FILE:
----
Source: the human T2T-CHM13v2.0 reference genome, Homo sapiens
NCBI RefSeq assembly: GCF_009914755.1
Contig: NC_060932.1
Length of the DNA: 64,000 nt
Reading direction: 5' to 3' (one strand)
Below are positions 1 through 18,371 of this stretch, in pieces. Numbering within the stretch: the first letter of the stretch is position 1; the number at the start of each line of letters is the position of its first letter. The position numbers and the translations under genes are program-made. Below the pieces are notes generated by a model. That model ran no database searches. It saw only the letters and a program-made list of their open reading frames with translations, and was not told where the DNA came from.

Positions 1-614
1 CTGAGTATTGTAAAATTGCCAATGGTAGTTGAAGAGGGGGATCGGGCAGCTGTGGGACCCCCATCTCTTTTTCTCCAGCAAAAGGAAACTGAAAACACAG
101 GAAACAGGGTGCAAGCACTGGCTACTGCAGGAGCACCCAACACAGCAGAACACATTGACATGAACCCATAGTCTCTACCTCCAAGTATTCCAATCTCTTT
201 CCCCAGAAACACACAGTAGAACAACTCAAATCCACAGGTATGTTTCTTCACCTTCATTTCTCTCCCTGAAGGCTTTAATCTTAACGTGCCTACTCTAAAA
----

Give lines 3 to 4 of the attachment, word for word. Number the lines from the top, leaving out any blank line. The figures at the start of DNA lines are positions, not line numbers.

Contig: NC_060932.1
Length of the DNA: 64,000 nt